The good news is anything negative that’s recorded on your credit file will only stay there for six years, and you’ll be able to start rebuilding your credit score as soon as your debts are settled.

Debt settlement offers: Pros and cons

Like other debt solutions, a full and final settlement offer has some advantages and some disadvantages – especially relating to your credit file.

We’ve covered most of these already, but we’ve summarised them here so you can see them all at a glance.

If you’re still not sure, you should seek professional debt advice to help you decide the best way to get free of debt.

Is a DSO right for you?

Your personal finances are unique – so it’s important that you seek professional debt advice tailored to your needs.

When you talk to our team, expert debt advice is exactly what you’ll get. We’ll talk to you about your current financial situation and tell you more about debt solutions that might help.

Remember, virtually everyone has money troubles at some stage in their life – so when you talk to our friendly advisers, you can be certain that you won’t face any judgement or criticism – just practical steps you can take towards a debt free life.

Advantages of using a Debt Settlement Offers

  • Paying your debts off with a lump sum means you’re debt-free quickly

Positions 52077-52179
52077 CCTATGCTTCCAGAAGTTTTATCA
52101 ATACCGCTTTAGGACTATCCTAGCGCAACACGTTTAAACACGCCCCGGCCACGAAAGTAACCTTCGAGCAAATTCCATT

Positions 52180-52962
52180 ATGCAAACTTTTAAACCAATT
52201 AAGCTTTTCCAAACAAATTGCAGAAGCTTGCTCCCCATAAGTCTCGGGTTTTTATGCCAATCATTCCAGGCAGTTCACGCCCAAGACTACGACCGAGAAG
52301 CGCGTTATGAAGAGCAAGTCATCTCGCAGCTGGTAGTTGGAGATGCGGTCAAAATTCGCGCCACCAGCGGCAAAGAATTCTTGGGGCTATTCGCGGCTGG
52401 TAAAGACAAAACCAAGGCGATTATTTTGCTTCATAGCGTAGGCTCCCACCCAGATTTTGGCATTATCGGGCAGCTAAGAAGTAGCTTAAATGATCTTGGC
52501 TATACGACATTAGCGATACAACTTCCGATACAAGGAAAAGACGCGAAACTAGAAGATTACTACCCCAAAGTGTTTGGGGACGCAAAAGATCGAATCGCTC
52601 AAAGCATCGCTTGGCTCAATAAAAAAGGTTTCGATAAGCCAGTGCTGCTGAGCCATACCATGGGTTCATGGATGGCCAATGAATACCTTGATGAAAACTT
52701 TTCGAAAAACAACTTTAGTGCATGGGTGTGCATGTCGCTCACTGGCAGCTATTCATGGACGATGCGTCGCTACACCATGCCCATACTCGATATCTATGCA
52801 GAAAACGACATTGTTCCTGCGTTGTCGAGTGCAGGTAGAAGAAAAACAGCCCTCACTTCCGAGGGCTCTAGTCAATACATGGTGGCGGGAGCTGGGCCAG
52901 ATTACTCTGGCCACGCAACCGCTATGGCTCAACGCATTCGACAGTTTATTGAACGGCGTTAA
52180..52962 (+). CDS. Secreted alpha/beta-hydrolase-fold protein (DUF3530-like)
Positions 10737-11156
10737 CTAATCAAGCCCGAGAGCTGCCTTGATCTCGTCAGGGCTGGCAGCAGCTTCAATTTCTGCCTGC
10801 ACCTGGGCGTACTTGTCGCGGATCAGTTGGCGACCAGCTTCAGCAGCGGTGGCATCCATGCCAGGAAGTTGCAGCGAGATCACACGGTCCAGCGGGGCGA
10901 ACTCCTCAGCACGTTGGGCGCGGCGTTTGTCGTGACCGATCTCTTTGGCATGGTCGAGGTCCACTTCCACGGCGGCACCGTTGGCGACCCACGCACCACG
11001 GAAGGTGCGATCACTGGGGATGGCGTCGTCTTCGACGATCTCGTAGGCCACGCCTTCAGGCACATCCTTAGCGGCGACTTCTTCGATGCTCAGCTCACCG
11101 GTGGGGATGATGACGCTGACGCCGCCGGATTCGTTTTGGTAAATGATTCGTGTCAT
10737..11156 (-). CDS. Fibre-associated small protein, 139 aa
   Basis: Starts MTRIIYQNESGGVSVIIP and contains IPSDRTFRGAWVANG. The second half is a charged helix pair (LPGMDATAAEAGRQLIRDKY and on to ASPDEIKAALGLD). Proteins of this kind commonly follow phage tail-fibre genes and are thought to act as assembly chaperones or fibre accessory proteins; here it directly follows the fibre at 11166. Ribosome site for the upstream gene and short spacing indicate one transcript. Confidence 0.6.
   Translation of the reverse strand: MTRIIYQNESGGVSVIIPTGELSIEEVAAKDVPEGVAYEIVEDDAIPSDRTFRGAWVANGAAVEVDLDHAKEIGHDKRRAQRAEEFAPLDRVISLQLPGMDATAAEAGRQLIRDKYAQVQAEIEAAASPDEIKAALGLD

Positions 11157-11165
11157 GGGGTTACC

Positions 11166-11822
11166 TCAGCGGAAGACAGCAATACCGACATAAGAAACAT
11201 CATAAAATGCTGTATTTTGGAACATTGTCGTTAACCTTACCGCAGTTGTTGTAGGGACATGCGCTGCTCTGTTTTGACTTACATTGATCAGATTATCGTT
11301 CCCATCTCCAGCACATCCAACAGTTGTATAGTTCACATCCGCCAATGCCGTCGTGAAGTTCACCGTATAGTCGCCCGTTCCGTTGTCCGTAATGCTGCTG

• You can put together a DSO yourself – you don’t necessarily need help from insolvency practitioners or a debt management company
  • You could write off an amount of your debt
  • Unlike bankruptcy or an IVA, your name will not be recorded on a public insolvency register

Disadvantages of using a Debt Settlement Offers

  • Creditors don’t have to accept your offer. If they don’t, you might have to explore an IVA or Trust Deed instead
  • Since different creditors will accept different amounts, you will have to work out how much money is needed to clear your debts. This can take a lot of time, effort, and negotiation
  • Your debt with your creditors will only be ‘partially settled’, so your credit report is likely to be damaged. This will make it more difficult to get credit again in the future and will stay on your credit report for six years